Former Phillies Pitcher Curt Schilling Diagnosed with Cancer
ESPN baseball analyst and former major league pitcher Curt Schilling announced Wednesday that he has cancer.
"I've always believed life is about embracing the gifts and rising up to meet the challenges," Schilling said in a statement released by ESPN. "We've been presented with another challenge, as I've recently been diagnosed with cancer."
In December, ESPN announced that Schilling would be part of its "Sunday Night Baseball" broadcast team for the upcoming season. It also announced a multiyear contract extension with him.
ESPN did not say what Schilling's broadcast plans will be for the upcoming season.
"Our thoughts are with Curt and his family during this challenging time," the network said in a statement. "His ESPN teammates wish him continued strength in his cancer fight, and we look forward to welcoming him back to our baseball coverage whenever he's ready."
Schilling, 47, pitched in the majors for 20 seasons with the Baltimore Orioles, Houston Astros, Philadelphia Phillies, Arizona Diamondbacks and Boston Red Sox. The six-time All-Star finished with a career record of 216-146 and a 3.46 ERA. His 3,116 strikeouts rank 15th all time.
The right-hander, though, was best known for his performances in the postseason. In 19 playoff starts, he compiled an 11-2 record with four complete games and a 2.23 ERA. He'll forever be a part of Red Sox lore, helping them to World Series titles in 2004 and '07.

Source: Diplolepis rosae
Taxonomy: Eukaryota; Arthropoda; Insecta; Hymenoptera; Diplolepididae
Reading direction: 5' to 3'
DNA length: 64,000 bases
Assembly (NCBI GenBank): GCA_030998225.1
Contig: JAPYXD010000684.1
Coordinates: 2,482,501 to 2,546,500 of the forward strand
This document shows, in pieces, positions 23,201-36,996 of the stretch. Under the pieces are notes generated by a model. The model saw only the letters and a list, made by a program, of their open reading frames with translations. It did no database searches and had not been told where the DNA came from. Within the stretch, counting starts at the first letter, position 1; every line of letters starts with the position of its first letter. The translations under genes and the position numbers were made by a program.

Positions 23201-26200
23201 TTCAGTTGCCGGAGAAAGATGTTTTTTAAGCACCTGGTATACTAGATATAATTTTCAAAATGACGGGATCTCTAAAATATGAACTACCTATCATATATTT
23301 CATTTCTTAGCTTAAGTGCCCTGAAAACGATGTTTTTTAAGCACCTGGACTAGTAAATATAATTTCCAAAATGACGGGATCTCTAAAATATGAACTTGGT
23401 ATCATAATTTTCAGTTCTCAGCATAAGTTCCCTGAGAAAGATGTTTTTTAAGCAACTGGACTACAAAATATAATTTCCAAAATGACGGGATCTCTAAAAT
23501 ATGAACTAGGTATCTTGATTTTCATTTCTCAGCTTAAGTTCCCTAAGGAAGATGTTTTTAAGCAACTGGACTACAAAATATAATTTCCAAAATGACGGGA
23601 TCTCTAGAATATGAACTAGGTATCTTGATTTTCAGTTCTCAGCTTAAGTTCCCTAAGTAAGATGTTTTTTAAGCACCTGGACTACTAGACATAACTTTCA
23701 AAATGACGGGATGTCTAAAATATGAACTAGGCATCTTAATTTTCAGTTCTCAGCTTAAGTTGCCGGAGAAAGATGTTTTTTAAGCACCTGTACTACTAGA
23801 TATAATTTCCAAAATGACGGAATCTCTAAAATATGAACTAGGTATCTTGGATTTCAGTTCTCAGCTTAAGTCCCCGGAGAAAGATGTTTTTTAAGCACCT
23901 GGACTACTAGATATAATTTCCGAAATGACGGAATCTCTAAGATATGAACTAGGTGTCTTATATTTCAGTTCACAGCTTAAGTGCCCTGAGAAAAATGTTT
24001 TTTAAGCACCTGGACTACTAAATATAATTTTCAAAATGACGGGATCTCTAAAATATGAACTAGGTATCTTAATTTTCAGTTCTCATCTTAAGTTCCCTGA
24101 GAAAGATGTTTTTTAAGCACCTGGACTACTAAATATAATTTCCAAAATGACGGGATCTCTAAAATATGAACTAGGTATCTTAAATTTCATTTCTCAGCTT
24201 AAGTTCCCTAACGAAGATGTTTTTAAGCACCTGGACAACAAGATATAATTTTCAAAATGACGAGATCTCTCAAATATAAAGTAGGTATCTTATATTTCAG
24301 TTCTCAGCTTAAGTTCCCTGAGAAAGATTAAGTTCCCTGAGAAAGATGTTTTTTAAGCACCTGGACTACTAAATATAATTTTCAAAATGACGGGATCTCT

The Red Sox expressed support for Schilling on Wednesday, tweeting: "Sending heartfelt thoughts to Curt Schilling and his family during this difficult time."
Schilling also won a title as a member of the Diamondbacks in 2001, when he shared MVP honors with fellow starter Randy Johnson.
Last year, Schilling told The Boston Globe he had a heart attack in November 2011 and had surgery to place a stent in one of his arteries. He said he experienced chest pains while watching his wife, Shonda, run in the New York City Marathon.
Shonda Schilling also battled cancer after being diagnosed with stage 2 malignant melanoma in 2001.
"Shonda and I want to send a sincere thank you and our appreciation to those who have called and sent prayers, and we ask that if you are so inclined, to keep the Schilling family in your prayers," Schilling said in his statement.
He added: "My father left me with a saying that I've carried my entire life and tried to pass on to our kids: 'Tough times don't last. Tough people do.' Over the years in Boston, the kids at the Dana-Farber Cancer Institute have shown us what that means.
"With my incredibly talented medical team, I'm ready to try and win another big game. I've been so very blessed and I feel grateful for what God has allowed my family to have and experience, and I'll embrace this fight just like the rest of them, with resolute faith and head on."
Information from The Associated Press was used in this report.